Do the Benefits of Collective Bargaining Include Giving Up a $10,000 Bonus?

by Mike Antonucci │Friday, March 9th, 2018


This post was originally appeared at Education Intelligence Agency and is republished here with permission.


“At issue in Janus v. AFT is whether non-union members, who share in the wages, benefits and protections that have been negotiated into a collectively bargained contract, may be required to pay their fair share for the cost of those negotiations.” – from a January 18, 2018 National Education Association press release.

New Mexico is a unique state for teacher unions and agency fees. State law makes agency fees a “permissive subject of bargaining” but does not require them. At last check, NEA had no agency fee-payers in New Mexico. I don’t know about AFT.

But for the moment let’s suppose you were an exemplary New Mexico teacher paying agency fees to your exclusive bargaining agent. Then you read this:

This week, Gov. Susana Martinez signed off on a budget bill that provides for $5,000 and $10,000 bonuses for exemplary teachers in New Mexico. And while she used her line-item veto authority to strike the language giving teachers unions the ability to decide whether the school districts and charter schools they represent will participate, one union leader says her group might still be able to block the bonuses by invoking their collective bargaining rights under state law.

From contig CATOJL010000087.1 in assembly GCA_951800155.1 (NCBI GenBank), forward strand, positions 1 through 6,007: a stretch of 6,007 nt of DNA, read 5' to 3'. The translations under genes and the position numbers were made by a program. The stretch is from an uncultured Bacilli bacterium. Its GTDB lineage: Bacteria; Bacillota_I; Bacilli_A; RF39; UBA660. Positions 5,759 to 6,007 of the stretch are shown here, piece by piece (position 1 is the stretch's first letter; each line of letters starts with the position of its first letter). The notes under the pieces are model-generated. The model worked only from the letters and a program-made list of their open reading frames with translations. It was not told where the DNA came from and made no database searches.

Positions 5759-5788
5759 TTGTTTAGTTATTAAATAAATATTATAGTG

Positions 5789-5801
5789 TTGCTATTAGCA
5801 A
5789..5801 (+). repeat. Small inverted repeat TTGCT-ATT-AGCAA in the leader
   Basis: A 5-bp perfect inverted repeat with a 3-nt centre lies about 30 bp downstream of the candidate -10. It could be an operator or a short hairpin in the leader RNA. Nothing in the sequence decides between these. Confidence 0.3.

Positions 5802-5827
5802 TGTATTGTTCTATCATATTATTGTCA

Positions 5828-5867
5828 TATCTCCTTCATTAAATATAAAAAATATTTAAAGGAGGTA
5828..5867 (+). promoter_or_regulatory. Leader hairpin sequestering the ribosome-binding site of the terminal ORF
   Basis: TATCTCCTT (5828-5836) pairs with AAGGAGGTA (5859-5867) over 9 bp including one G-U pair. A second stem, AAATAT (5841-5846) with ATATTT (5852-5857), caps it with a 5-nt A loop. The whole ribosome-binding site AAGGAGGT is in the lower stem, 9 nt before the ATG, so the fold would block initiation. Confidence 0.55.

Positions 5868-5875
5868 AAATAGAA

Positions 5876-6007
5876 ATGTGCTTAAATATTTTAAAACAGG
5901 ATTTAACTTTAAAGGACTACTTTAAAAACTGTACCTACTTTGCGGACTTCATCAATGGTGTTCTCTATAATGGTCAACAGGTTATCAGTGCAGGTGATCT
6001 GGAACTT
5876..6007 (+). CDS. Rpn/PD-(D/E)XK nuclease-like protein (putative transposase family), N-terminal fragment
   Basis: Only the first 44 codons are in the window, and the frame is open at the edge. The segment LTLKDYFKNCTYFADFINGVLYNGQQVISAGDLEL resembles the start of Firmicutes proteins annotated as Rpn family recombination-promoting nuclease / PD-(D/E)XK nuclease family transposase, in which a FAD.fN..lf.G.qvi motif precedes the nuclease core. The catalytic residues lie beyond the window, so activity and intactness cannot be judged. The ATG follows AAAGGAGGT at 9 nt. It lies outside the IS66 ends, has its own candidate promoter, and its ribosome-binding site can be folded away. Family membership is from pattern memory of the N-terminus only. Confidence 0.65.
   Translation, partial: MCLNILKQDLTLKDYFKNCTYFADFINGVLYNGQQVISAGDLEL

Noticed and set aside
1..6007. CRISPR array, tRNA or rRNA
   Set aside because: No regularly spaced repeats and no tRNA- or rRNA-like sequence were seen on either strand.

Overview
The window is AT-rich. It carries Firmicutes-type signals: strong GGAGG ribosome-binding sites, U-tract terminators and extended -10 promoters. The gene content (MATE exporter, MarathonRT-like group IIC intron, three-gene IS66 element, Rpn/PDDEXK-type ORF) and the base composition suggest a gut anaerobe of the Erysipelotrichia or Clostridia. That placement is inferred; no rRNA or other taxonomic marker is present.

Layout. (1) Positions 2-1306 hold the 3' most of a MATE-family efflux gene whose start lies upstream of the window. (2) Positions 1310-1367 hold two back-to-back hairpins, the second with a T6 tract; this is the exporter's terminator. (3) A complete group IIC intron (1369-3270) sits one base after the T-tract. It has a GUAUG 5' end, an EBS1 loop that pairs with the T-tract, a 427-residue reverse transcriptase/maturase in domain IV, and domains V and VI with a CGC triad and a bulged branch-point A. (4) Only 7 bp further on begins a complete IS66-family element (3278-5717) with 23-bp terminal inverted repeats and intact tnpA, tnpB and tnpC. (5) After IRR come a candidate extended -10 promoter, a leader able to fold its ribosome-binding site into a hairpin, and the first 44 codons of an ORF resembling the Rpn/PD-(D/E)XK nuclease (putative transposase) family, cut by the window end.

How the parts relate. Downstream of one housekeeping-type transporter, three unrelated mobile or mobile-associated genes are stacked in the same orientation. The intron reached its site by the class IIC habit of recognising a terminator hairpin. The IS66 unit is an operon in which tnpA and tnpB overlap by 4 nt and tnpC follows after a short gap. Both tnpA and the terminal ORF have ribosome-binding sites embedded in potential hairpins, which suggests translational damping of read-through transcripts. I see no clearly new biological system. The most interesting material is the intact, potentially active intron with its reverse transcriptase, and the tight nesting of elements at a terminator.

NEA-NM President Betty Patterson says “school employees can rest assured our local associations will use negotiations to locally determine whether their district will go forward with this wildly unpopular ‘merit pay’ program that undermines collaboration among school teams.

So your choices are simple: Don’t pay the fee and lose your job, or pay the fee and lose $10,000.

Oh, and they call you a freeloader.


 
 

Mike Antonucci - Writer & Researcher

Mike is the director of the Education Intelligence Agency and has covered the education beat since 1993. Education Week called him “the nation’s leading observer — and critic — of the two national teachers’ unions and their affiliates.” Mike’s writings have appeared in The Wall Street JournalForbesInvestor’s Business DailyThe American Enterprise, and many other periodicals, and his work has been favorably cited in the Washington PostBoston GlobePhiladelphia InquirerNew York Post, and a host of other prominent daily newspapers.